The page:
Esophageal cancer treatment amid COVID-19: Q&A with Shanda Blackmon, M.D., M.P.H.

May 13, 2020

Shanda Blackmon, M.D., M.P.H., is a thoracic surgeon and professor of surgery at Mayo Clinic in Rochester, Minnesota.

Dr. Blackmon provides her perspective on how COVID-19 has affected esophageal cancer treatment and what patients should know about receiving care during this pandemic.

How has coronavirus disease 2019 (COVID-19) affected esophageal cancer treatment?

Unfortunately, COVID-19 has severely affected the treatment of patients who have esophageal cancer. Screenings, diagnosis and treatments for many individuals have been delayed because of inactivity and unavailability of gastrointestinal procedures. These individuals may now be facing advanced disease.

We want to make sure patients with esophageal cancer have ready access to up-to-date staging, diagnosis and treatment, as well as enrollment into clinical trials and minimally invasive treatment.

Mayo Clinic is now accepting patients who might have esophageal cancer. Patients can come to any of our campus locations in Arizona, Florida or Minnesota and be rapidly assessed, diagnosed, staged and treated.

What should patients with esophageal cancer know about COVID-19 risks?

I cannot imagine how stressful it must be to be diagnosed with esophageal cancer during the COVID-19 pandemic. Having cancer and undergoing cancer treatment that may cause a patient to be immunocompromised can certainly be a stressful situation.

Isolation and delays in care add additional layers of stress on patients. All of this can have an impact on one's mental health. These patients may need additional physical and emotional support.

Patients who have esophageal cancer can sometimes receive some of their treatment close to home. The care needs and goals of each patient are discussed and incorporated into their treatment plan.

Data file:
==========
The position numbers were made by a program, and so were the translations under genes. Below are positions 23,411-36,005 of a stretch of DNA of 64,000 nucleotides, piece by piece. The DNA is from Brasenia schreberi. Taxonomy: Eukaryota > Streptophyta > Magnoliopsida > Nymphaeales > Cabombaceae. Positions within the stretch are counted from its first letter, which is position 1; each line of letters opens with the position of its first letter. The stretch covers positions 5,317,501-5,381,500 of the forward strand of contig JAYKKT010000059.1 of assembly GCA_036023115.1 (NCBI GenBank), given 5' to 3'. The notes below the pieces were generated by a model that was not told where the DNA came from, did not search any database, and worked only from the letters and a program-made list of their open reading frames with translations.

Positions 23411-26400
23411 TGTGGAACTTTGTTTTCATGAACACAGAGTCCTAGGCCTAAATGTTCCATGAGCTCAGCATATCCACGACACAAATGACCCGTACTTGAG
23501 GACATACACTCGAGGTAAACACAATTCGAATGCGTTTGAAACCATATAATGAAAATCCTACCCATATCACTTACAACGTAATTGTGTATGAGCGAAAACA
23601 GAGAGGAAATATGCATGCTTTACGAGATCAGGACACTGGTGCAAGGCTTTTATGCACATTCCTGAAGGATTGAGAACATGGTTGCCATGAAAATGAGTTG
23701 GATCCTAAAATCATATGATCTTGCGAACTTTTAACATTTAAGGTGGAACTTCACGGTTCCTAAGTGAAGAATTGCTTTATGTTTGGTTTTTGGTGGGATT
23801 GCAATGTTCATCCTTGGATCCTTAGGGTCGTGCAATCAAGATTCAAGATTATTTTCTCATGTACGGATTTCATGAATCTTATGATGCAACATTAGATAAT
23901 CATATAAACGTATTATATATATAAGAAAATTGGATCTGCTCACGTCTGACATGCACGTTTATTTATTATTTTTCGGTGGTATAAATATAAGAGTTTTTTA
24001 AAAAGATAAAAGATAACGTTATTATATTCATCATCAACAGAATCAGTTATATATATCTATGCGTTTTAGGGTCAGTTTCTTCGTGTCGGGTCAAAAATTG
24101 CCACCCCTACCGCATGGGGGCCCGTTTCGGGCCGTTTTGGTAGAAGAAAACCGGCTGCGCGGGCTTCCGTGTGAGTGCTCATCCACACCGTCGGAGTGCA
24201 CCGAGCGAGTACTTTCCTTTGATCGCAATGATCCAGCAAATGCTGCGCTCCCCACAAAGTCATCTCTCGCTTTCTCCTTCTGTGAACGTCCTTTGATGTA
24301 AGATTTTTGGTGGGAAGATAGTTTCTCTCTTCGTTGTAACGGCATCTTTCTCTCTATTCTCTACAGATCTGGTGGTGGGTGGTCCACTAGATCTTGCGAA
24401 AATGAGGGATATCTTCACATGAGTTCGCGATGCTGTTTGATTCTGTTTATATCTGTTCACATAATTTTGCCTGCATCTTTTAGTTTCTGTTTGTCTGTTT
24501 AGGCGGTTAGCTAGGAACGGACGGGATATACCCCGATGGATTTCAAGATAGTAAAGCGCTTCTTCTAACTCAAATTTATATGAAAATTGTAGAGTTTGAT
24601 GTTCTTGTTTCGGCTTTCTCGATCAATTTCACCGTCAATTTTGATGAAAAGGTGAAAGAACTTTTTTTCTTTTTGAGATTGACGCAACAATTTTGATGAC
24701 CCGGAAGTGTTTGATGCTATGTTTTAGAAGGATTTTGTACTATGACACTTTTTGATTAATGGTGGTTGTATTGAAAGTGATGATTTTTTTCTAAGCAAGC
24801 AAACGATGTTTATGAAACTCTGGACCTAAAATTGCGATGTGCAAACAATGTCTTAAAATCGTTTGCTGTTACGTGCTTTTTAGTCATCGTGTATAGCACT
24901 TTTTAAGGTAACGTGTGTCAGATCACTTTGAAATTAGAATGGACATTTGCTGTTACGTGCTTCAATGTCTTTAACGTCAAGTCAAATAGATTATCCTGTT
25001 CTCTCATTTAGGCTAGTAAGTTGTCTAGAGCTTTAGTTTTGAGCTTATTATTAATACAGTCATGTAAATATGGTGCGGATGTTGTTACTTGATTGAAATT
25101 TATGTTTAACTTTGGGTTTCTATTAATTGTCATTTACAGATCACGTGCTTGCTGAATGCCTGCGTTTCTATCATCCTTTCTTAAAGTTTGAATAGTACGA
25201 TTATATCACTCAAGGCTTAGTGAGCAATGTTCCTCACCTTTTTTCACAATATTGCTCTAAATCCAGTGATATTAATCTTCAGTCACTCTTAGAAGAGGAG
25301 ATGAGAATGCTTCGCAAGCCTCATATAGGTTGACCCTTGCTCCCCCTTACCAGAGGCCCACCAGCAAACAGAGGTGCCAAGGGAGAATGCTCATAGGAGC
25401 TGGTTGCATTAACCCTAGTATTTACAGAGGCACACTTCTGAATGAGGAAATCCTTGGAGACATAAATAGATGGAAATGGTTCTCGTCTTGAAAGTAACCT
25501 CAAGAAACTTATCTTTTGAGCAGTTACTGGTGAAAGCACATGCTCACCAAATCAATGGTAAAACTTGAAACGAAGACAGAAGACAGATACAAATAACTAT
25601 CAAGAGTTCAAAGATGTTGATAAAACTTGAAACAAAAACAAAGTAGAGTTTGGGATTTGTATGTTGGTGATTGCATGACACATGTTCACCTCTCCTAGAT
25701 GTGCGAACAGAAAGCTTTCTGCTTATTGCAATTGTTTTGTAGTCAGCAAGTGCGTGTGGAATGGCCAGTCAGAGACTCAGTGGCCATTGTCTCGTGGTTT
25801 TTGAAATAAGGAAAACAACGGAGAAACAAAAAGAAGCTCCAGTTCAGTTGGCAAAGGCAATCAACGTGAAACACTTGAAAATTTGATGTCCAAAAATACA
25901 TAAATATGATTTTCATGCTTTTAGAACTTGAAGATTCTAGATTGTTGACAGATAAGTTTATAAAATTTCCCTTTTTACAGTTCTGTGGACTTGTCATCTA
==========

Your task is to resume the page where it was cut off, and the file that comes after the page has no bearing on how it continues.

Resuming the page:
Which patients should be referred to Mayo Clinic at this time?

Patients can be referred to Mayo Clinic if it's suspected that they might have esophageal cancer or if it's known that they have esophageal cancer. Mayo Clinic is currently receiving patients in order to evaluate them, diagnose them and stage them, and get them to their treatment as quickly as possible.

What is Mayo Clinic doing to protect patients and staff?

We want to make sure that patients understand that their cancer treatment is being performed in the safest and most protective way. Mayo Clinic is taking steps to protect the safety of our patients and medical staff.

Every patient coming to Mayo Clinic is screened for COVID-19. We ask our patients a series of very specific questions, take our patients' temperatures, have health screeners stationed at all clinic and hospital entrances, make sure that patients and staff are all wearing personal protective equipment when appropriate, and masks are worn by everyone. With our real-time polymerase chain reaction testing, we can detect whether or not they have COVID-19, and treat them appropriately.

Patients who do not have COVID-19 are cared for in a very specific way to protect them from becoming infected.